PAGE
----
Should depressurization be considered in the event of an inflight cabin fire?

user197
  • Should depressurization be considered in the event of an inflight cabin fire? user197

    Uncontrolled cabin fires only need a few minutes to spread throughout the cabin of an aircraft, killing everyone onboard and destroying the airframe.

    Now, we all know that depressurization and fire do not combine; the lack of oxygen will eliminate one of the elements necessary to keep the fire alive. So if an aircraft had a way to depressurize the cabin and eliminate oxygen in the event of a fire, the fire would be extinguished, saving lives. Of course this applies to flights above 14,000 ft. I know that depressurization is dangerous but there is a better chance of surviving a depressurization than surviving flames.

    Does a mechanism exist to depressurize the aircraft in case of uncontrolled fire in the cabin? If so, under what circumstances would it be used?

  • Some aircraft do have a manual decompression button which can be used by the pilot in a situation like this. Keep in mind however that it will only help until the pilot descends (which you will want to do asap in order to land) and the air isn't as thin.

    It is very important for the crew to get on the ground as rapidly as possible, and simultaneously attempt to put out the fire in order to minimize the amount of damage that can be done. The single biggest factor in an aircraft fire is how much time elapses before they land and can evacuate.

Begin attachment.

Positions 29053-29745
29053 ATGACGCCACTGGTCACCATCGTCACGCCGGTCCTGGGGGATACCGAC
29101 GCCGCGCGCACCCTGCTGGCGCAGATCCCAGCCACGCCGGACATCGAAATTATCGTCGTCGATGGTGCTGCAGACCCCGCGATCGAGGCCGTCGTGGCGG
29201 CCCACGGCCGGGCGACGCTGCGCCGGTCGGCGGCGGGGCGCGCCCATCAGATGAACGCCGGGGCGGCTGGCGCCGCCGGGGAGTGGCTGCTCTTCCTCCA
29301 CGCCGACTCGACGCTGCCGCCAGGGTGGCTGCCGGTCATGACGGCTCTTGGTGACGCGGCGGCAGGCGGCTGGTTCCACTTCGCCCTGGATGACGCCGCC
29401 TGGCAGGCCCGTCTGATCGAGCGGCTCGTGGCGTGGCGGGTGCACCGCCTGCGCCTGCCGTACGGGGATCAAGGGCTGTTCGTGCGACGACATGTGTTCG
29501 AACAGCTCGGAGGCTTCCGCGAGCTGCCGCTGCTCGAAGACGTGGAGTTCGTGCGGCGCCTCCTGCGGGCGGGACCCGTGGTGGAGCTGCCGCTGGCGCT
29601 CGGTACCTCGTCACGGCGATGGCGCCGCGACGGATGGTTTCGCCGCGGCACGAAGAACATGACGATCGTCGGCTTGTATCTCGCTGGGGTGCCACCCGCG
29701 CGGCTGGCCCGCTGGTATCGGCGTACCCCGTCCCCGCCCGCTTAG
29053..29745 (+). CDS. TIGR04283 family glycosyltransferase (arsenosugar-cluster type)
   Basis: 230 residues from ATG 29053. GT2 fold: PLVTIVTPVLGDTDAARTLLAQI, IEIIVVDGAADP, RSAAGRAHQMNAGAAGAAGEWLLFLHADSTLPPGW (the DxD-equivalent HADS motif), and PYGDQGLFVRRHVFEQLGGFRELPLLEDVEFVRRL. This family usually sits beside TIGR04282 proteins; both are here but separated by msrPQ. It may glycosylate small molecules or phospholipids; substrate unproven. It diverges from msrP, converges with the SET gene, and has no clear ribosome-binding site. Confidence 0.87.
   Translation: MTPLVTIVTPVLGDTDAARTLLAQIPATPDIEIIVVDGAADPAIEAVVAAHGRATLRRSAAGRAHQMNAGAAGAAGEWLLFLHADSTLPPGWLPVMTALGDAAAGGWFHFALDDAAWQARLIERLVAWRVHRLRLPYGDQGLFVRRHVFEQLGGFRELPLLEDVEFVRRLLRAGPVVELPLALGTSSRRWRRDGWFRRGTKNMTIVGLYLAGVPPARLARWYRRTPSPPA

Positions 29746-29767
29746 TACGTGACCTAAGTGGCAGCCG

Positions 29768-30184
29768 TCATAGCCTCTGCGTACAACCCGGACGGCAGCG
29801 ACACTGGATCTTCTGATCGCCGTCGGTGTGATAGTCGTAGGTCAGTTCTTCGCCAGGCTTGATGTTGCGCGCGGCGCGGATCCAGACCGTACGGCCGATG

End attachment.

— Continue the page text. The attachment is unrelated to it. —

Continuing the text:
Also, if the cabin depressurizes, typically the oxygen masks deploy automatically which when combined with a fire can have even more disastourous results.

  • It takes three things to make combustion - heat, fuel, oxidizer. If you eliminate air, you may not have eliminated the oxidizer if the fire has access to some other oxidizer. While decompression does eliminate some heat (probably not enough), if it's an electrical, self-oxidizing, or metal fire, you're not going to put it out with decompression.

    Oxygen-fueled small fires can be put out with a wet cloth (like a wet cotton t-shirt). If the fire is in the engine, most (if not all) commercial planes have built in extinguishers and fuel shut-off, if it's in the baggage compartment, then there's a chance that you're not going to land fast enough to avoid structural failure on or before landing, and decompression won't help because the baggage compartment is already depressurized.

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